Seven-year-old Milan Patel receives a COVID-19 vaccine at Michele Clark High School on November 12, 2021 in Chicago, Illinois. | Scott Olson/Getty Images
Last week the Centers for Disease Control and Prevention (CDC) and U.S. Food and Drug Administration (FDA) approved COVID-19 vaccines for young children, ranging from 5 years to 6 months old.
This new recommendation means nearly 20 million additional children in the United States are now eligible for the vaccine. According to the CDC, distribution of vaccines for this age group has already begun and will be available at thousands of locations this week.
Dr. Rosey Olivero, a pediatric infectious disease specialist at Helen DeVos Children’s Hospital in Grand Rapids, and Mary Zimmerman, Spectrum Health’s immunization program specialist, answered questions on Tuesday about vaccine development, side effects and availability.
The three-dose Pfizer vaccine for children will be available for appointment at Spectrum Health’s primary care locations later today, Zimmerman said. Spectrum Health operates hospitals, urgent care centers, physician practices, and other healthcare facilities in West Michigan.
Spectrum will also offer the two-dose Moderna vaccine at its urgent care locations beginning next week, Zimmerman said.
Compared to the vaccines offered to adults, the Pfizer vaccine for children under 5 is a three-series dose, with each dose being one-tenth the amount of the adult dose, Olivero said. The second dose is given a minimum of three weeks after the first, and the third dose a minimum of eight weeks after the second dose.
For Moderna, the two-dose series will have four weeks between doses. This vaccine uses a quarter of the adult dosage.
According to the FDA, the Moderna vaccine was 50.6% effective in preventing COVID-19 in children 6 to 23 months old and 36.8% effective in children two to five years old.
FDA analyses also found that children who received the three-dose Pfizer vaccine experienced similar immune responses to older recipients.
In terms of recommendations about which vaccine children should receive, Olivero suggested families use whichever product is available at their healthcare provider or whatever is most convenient.
“I think vaccination over no vaccination is by far and away superior than rolling the dice or relying on prior natural immunity,” Olivero said. “Both have a good safety profile from the data that was provided to the FDA. And my preference would be that you get vaccinated sooner rather than later.”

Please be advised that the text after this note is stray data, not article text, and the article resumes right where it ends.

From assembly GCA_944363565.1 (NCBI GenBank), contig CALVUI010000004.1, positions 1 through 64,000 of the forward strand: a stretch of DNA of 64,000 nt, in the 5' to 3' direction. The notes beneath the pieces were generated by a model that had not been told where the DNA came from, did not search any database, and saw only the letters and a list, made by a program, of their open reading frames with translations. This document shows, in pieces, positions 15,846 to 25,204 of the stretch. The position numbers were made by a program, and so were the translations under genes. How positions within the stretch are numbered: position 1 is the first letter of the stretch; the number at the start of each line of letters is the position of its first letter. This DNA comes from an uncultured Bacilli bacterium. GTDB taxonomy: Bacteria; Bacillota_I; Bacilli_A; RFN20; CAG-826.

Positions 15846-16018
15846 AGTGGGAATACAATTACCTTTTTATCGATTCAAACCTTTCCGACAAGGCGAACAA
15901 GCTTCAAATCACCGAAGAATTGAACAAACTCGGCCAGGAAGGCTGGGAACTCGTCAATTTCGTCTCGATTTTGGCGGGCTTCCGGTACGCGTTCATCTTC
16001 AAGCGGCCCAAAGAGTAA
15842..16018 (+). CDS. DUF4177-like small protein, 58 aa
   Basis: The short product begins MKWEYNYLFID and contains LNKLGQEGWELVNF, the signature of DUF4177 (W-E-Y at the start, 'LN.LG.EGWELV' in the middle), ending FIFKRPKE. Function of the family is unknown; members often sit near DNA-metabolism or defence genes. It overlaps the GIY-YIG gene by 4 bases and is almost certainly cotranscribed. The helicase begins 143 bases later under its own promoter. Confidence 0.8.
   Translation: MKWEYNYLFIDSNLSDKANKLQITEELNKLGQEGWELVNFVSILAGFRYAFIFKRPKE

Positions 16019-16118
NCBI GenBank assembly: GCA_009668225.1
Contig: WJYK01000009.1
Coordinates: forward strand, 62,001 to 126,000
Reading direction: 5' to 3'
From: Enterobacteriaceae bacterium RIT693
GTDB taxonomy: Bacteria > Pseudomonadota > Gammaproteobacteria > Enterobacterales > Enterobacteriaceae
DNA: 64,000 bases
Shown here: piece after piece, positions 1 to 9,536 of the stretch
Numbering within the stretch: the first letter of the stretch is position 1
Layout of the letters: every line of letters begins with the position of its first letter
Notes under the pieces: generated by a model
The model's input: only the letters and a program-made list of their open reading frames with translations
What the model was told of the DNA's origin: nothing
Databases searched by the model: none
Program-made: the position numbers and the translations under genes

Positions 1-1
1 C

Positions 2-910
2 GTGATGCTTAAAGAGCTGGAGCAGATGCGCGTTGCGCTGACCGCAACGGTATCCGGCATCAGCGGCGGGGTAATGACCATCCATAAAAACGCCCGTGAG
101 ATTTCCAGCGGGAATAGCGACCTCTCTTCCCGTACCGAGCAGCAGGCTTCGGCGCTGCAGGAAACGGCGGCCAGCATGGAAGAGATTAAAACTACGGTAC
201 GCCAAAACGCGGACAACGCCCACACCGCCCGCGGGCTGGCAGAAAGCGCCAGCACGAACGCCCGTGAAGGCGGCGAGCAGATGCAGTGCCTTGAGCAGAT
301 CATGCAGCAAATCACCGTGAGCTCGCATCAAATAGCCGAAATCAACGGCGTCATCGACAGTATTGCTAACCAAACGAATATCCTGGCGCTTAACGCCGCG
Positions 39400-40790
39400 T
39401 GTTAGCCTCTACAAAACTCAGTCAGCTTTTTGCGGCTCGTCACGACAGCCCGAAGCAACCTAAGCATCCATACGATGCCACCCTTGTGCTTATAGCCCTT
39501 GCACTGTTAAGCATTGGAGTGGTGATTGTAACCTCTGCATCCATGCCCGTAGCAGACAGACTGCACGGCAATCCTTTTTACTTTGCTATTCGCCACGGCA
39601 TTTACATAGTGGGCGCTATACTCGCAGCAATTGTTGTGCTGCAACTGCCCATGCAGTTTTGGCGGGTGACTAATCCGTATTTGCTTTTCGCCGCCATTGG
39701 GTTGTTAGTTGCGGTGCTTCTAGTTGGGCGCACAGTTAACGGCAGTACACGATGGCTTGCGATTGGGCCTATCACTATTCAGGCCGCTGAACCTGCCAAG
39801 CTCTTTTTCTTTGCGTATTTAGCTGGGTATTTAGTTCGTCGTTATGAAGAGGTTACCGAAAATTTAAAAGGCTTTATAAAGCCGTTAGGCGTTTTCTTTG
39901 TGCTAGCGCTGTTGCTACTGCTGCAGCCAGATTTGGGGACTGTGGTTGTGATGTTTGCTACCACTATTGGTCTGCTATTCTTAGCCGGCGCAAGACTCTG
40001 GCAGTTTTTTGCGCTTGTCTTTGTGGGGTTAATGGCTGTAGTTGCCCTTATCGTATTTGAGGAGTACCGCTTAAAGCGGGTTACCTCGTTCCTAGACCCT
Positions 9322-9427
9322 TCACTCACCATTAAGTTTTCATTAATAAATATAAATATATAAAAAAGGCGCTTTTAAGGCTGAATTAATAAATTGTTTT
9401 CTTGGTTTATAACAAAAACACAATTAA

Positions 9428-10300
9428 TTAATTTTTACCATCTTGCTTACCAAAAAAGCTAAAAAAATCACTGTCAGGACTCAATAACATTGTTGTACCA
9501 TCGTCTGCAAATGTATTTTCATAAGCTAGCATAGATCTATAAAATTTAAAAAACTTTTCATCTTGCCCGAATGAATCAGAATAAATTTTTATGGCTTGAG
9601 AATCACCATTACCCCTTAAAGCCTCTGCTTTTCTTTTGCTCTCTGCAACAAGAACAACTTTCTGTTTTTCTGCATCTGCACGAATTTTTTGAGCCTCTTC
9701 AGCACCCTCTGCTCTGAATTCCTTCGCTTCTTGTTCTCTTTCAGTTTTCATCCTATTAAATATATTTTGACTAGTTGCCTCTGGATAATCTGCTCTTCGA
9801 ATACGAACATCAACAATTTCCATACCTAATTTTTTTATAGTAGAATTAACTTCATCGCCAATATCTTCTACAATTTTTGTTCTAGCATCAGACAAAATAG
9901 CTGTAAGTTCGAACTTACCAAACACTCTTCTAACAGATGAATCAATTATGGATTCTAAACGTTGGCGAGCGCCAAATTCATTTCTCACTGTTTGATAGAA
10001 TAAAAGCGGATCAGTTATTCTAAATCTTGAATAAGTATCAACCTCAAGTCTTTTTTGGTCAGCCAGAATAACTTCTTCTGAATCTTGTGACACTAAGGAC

While children may face lower rates of hospitalization and death from COVID-19, it is currently the fifth leading cause of death for children younger than 5, Olivero said.
Rebecca Schein, a doctor of pediatric infectious diseases at Michigan State University, also noted in a statement that children are at risk for multisystem inflammatory syndrome or MIS-C, a severe immune response associated with COVID-19. However, the vaccine is 99% effective at preventing this response in older children, Schein said.
Young children receiving the vaccine can expect to see the same side effects as older recipients, with young study participants experiencing fever, fatigue and pain and tenderness where they received the injection, Olivero said.
With vaccines now available for children aged 6 months to five years, some parents might have questions about vaccine boosters. While Olivero expects boosters will be studied and made available for this age group, she said the details are too early to be determined.
Olivero also discussed the importance of reaching individuals skeptical of the vaccine by providing information about the vaccine and encouraging people to visit reliable sources of information including public health officials and their local family doctor or pediatrician.
A pediatrician or family doctor can talk about the vaccine on a patient-centered level, so people can understand the risks and benefits and have that dialogue, Olivero said.
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